Danny Rose, Medical Writer
May 9, 2009 – 12:24AM

Genital wart infections have plunged in just 12 months since the national rollout of Gardasil vaccines, and a health expert says there is now hope of eradicating it altogether.

New cases of the sexually transmitted infection have halved in Australian women aged under 28, says Professor Christopher Fairley, director of Melbourne Sexual Health Centre.

Fewer young men have also presented to the clinic as new genital wart cases since January 2008, the effective start of protection under the National Human Papillomavirus (HPV) Vaccination Program.

Prof Fairley says early indications from his centre, which reviewed 36,000 new patient contacts going back to 2004, was that the vaccine rollout was having a “dramatic” affect on community-level sexual health.

“The vaccinations started in the middle of 2007 and, by the beginning of 2008, we started to notice quite a decline in the number of women under 28 attending the centre with genital warts,” he told AAP.

“It fell to about half of what it had been previously and we’ve also seen about a 20 per cent decline in heterosexual men as well.

“It’s a very significant public health observation.”

Gardasil, developed by 2006 Australian of the Year Professor Ian Frazer, is given to young Australian women via three injections and the vaccine then offers protection against four strains of HPV.

These strains are known to cause 70 per cent of cervical cancers and 90 per cent of genital wart cases.

Prof Fairley says young women were no longer contracting genital warts at the same rate they did before the vaccine rollout, and men were also benefiting as they are no longer being infected by vaccinated women.

The research into Melbourne-based genital wart cases was also a promising indicator the vaccine program would achieve its aim of a massive drop in potentially fatal cervical cancer cases.

“The abnormalities that the vaccine protects against in the cervix take much longer to appear,” Prof Fairley says.

“So, the first thing you’re going to see in the successful operation of this vaccine is genital warts go away, and some time later you might see changes in the number of women with abnormal (pap smears).”

But, the incidence rate in gay men hasn’t declined, indicating the lower

heterosexual rates are due to the vaccination of women, he said.

If infections in women continue to halve every year, Prof Fairley says, new genital wart cases could effectively be halted within a couple of years.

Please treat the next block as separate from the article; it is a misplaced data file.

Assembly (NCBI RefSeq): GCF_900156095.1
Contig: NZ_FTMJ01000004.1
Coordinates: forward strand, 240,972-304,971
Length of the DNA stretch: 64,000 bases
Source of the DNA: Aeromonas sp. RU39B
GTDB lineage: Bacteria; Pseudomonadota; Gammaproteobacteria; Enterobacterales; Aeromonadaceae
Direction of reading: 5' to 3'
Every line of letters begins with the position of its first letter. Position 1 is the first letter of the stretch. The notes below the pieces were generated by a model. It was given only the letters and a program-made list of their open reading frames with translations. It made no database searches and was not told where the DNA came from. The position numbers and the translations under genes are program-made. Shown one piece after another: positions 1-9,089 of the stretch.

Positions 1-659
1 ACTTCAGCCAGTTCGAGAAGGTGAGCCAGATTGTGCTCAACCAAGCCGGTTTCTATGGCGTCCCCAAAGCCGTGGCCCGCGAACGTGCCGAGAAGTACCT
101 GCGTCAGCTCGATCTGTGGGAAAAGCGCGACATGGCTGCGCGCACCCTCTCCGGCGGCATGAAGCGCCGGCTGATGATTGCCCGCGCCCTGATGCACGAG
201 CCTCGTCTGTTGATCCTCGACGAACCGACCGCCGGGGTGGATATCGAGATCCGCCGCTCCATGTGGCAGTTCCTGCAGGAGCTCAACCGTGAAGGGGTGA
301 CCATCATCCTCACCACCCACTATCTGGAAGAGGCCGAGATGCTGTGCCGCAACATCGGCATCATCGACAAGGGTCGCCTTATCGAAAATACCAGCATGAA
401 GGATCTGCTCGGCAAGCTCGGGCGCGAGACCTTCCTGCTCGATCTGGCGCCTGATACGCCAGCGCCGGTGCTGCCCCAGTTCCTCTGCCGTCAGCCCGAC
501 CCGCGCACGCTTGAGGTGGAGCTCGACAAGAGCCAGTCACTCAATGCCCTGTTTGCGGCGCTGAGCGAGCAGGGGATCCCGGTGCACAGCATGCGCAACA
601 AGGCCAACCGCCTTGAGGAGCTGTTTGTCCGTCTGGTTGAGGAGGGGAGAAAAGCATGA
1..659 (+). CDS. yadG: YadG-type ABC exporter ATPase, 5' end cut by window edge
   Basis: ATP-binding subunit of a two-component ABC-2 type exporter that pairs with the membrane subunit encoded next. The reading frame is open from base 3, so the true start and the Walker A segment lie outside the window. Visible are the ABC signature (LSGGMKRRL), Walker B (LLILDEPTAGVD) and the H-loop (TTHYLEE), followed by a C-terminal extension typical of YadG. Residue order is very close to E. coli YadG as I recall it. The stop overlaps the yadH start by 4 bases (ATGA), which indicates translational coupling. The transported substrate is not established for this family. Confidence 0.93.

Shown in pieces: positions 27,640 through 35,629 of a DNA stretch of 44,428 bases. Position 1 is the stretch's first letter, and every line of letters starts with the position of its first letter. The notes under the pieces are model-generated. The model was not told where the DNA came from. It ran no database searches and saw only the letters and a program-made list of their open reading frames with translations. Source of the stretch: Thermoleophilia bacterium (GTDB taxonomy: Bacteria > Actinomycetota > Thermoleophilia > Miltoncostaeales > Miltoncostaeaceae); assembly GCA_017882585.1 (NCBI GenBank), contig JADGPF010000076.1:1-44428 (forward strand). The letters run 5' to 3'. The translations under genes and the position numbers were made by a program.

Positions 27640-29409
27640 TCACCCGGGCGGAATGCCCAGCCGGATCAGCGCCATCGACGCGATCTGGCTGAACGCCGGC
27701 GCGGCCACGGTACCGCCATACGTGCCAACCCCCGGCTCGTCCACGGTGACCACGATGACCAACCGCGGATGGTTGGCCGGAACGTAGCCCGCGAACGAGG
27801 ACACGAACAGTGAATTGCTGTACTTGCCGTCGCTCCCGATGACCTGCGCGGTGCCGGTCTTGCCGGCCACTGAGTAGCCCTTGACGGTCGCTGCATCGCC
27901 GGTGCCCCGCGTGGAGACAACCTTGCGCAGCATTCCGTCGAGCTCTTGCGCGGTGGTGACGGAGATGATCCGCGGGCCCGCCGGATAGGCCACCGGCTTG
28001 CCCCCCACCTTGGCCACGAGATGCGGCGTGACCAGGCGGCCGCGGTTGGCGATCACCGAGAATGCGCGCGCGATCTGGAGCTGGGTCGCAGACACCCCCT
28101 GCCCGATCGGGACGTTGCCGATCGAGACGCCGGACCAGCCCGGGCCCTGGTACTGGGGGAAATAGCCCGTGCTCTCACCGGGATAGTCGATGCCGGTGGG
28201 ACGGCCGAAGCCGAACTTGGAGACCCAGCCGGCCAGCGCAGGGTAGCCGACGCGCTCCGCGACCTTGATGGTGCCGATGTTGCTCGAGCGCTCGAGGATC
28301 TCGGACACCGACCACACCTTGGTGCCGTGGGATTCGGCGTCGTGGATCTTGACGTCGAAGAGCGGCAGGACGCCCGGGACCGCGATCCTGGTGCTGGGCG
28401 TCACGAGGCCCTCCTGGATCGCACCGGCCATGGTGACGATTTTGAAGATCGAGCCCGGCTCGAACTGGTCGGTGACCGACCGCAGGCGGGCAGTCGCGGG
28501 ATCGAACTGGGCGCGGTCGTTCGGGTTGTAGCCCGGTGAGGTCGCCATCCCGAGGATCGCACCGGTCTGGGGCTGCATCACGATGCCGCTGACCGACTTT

“This is the first time that we have a real prospect of genital warts becoming a historic phenomenon … the prospect that genital warts will become quite uncommon in heterosexuals in Australia,” Prof Fairley says.

“It’s currently halving every year. It won’t take long (to be gone) and it’s solely due to the vaccine.”

Comment from Leslie

Well, maybe genital wart incidences have gone down – but at least for women genital wart outbreaks are cyclical and most occur right before the menstrual cycle.  So there is still a great deal of missing information on when the outbreak was noted and when the re-testing was done.

With all the conflicting information about Big Pharma – their marketing strategies and lack of integrity – it is hard to totally believe an article like this and buy into it hook line and sinker.

And ok, so what is the HPV vaccine is reducing the rates of GW – where can we get data on the number of women with neurological problems after taking this vaccine.  Maybe they are wart free – but at what cost?

Answered by
University of Washington Seattle – WA

The bottom line is that HPV may persist for life in many people, but at a level that never can be transmitted to another person and never causes late/recurrent disease in the vast majority of people.  In other words, almost all infections clear up to the point that there is no health concern either for the infected person or his/her future sex partners.  You are right that this usually occurs within a few months or up to 2 years after the initial infection.